12 May 2007The United Nations Emergency Relief Coordinator today became the highest-ranking UN official to visit Somalia’s capital Mogadishu since the early 1990s, and amid continued violence called for increased relief aid to civilians there. The United Nations Emergency Relief Coordinator today became the highest-ranking UN official to visit Somalia’s capital Mogadishu since the early 1990s, and amid continued violence called for increased relief aid to civilians there.John Holmes undertook the mission to assess the humanitarian situation in the areas affected by the recent fighting, to commit parties in Somalia to respect International Humanitarian Law, and to encourage authorities to allow full and unhindered humanitarian access to populations in dire need of assistance and protection. “It is the authorities’ responsibility to look after civilians, to protect civilians and at the very least not to obstruct aid,” Mr. Holmes said. He noted that access and insecurity have impeded the provision of humanitarian assistance commensurate with the needs of the population. During his visit, Mr. Holmes met President Abdullahi Yusuf Ahmed and Prime Minister Ali Mohamed Gedi. The USG highlighted his concerns about the severity and magnitude of the crisis and stressed that the Transitional Federal Government (TFG) must provide a more enabling operating environment for aid workers. On its part, the TFG noted its desire to cooperate with international organizations. Mr. Holmes also visited a cholera treatment centre which has admitted 308 patients just in the last month, as well as a former embassy now hosting 150 displaced families, some for as long as 17 years. Many are pastoralists and agro-pastoralists who have lost their livelihoods, who are unable to find work in the capital, and who lack the means to return to their former lives. In addition, he met with representatives of civil society in the capital, including elders and women’s groups. Together, they discussed the dire situation that has prevailed in Mogadishu. “I feel enormous sympathy for the suffering that the Somali people have endured,” Mr. Holmes said. “I am here to help, and I will continue to advocate tirelessly on their behalf,” he concluded. A bomb exploded a few minutes after Mr. Holmes arrived in the Somali capital, and two other bombs went off within half an hour, all on the path of his itinerary. Personnel from the Africa Union Mission to Somalia defused a fourth explosive device, also on the route of his itinerary. Mr. Holmes returned to Nairobi today, and plans for a second day in Somalia were cancelled. Mr. Holmes will continue his mission, traveling to Uganda from 14 to 16 May, where he will conduct discussions in the capital, Kampala, and travel to new settlement sites and camps for internally displaced persons (IDPs) in Kitgum District in northern Uganda.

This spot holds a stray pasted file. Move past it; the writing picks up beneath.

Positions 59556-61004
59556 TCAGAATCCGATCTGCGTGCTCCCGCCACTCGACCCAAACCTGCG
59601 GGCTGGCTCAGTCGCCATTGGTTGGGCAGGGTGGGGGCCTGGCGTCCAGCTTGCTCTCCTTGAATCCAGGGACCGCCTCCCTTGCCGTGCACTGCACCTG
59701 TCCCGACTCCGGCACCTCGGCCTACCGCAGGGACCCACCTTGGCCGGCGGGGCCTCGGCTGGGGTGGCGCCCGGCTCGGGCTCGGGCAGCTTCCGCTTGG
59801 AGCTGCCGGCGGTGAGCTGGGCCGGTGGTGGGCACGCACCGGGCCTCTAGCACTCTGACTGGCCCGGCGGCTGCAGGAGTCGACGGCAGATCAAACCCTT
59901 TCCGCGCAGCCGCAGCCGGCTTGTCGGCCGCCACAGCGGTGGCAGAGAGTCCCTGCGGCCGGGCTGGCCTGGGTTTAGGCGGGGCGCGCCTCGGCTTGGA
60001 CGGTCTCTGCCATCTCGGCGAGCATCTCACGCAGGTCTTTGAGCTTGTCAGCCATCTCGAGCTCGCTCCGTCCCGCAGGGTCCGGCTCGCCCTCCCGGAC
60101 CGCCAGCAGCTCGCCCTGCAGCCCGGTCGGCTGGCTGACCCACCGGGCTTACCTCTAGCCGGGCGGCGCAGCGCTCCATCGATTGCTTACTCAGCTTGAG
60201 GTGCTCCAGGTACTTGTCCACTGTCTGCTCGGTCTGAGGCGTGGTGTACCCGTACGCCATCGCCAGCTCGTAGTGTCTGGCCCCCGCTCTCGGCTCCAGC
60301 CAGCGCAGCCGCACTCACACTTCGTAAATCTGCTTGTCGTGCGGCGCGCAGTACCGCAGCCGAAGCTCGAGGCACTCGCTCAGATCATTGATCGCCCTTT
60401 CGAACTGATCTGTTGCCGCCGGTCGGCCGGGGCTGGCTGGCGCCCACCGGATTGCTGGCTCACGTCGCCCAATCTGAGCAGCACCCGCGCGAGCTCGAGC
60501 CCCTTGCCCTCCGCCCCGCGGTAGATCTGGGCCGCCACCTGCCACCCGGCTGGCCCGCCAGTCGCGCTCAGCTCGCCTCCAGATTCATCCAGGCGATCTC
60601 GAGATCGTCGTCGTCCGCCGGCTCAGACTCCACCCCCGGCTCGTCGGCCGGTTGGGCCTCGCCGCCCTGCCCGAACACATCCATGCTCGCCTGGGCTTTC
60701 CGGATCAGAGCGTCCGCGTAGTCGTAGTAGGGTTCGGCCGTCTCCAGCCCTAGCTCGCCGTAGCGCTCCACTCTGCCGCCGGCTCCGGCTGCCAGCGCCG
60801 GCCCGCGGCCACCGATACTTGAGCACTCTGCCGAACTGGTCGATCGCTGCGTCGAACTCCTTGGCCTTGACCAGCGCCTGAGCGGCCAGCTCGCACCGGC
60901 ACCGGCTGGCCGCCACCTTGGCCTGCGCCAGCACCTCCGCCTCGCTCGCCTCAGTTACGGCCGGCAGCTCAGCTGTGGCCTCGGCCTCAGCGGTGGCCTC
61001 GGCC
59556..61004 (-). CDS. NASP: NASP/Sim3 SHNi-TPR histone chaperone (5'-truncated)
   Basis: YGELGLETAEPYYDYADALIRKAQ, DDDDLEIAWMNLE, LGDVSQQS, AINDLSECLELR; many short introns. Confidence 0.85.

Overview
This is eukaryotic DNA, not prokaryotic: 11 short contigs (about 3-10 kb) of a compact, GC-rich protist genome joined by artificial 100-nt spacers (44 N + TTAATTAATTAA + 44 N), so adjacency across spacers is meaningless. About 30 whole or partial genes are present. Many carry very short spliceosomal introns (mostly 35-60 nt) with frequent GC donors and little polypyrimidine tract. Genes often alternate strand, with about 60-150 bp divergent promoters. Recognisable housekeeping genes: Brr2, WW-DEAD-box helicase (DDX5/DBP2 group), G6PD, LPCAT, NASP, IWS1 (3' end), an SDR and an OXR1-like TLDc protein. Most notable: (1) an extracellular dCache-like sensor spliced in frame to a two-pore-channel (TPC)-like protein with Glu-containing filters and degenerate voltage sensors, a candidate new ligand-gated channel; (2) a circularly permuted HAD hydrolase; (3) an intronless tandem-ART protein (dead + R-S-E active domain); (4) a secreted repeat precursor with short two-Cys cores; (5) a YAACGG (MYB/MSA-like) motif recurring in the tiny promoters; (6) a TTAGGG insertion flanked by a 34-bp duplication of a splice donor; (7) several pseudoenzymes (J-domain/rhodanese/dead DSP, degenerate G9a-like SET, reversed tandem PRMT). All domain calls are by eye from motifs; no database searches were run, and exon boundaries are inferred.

Delegates endorsed the “Agenda for the Protection of Cross-Border Displaced Persons in the Context of Disasters and Climate Change” at the Nansen Initiative Global Consultation in Geneva, which concluded Tuesday. The Agenda identifies the practices necessary to address the possible protection needs of people displaced across borders in the context of disasters and climate change, in a principled and practical way. The Office of the UN High Commissioner for Refugees (UNHCR) has, from the very beginning, been a staunch supporter of the Nansen Initiative and is committed to continuing to work with relevant partners to maximize support to States.The non-binding agreement adopted at the meeting pledges to protect people driven to other countries by disasters such as earthquakes, hurricanes, floods, droughts and rising sea levels. “Among the most important lessons derived from the Nansen Initiative is that states can prevent and prepare for increased displacement in future when the right policies are in place,” UNHCR said in a press release. The UN refugee agency has also launched an overview highlighting its work on the environment and climate change, which has been released at a time when more and more people are vulnerable to environmental disasters and changing global temperatures. UNHCR notes that the majority of the almost 60 million people displaced around the world today are situated in ‘climate change hotspots.’ The overview also sets out UNHCR initiatives to tackle climate and disaster displacement, including the development of guidance, together with the Brookings Institution and Georgetown University, on planned relocation of populations threatened by disasters and climate change. With the upcoming UN conference in Paris, known informally as COP 21, where global leaders will meet to reach consensus on a historic climate change agreement, UNHCR has renewed its call for states to reach an accord that takes into account the growth of climate-change related human mobility and the need to take proactive measures in response. “If we can draw any lessons from the current refugee situations in Europe and the Middle East, it is to take the forecasting seriously, accept the realities of migration and displacement, and deal with them effectively and as a matter of urgency,” said UNHCR Assistant High Commissioner for Protection Volker Türk in his address at the Nansen Consultation. “Radical action is required of us now to mitigate against the worst effects of climate change. The Paris agreement presents an opportunity to achieve this,” he added.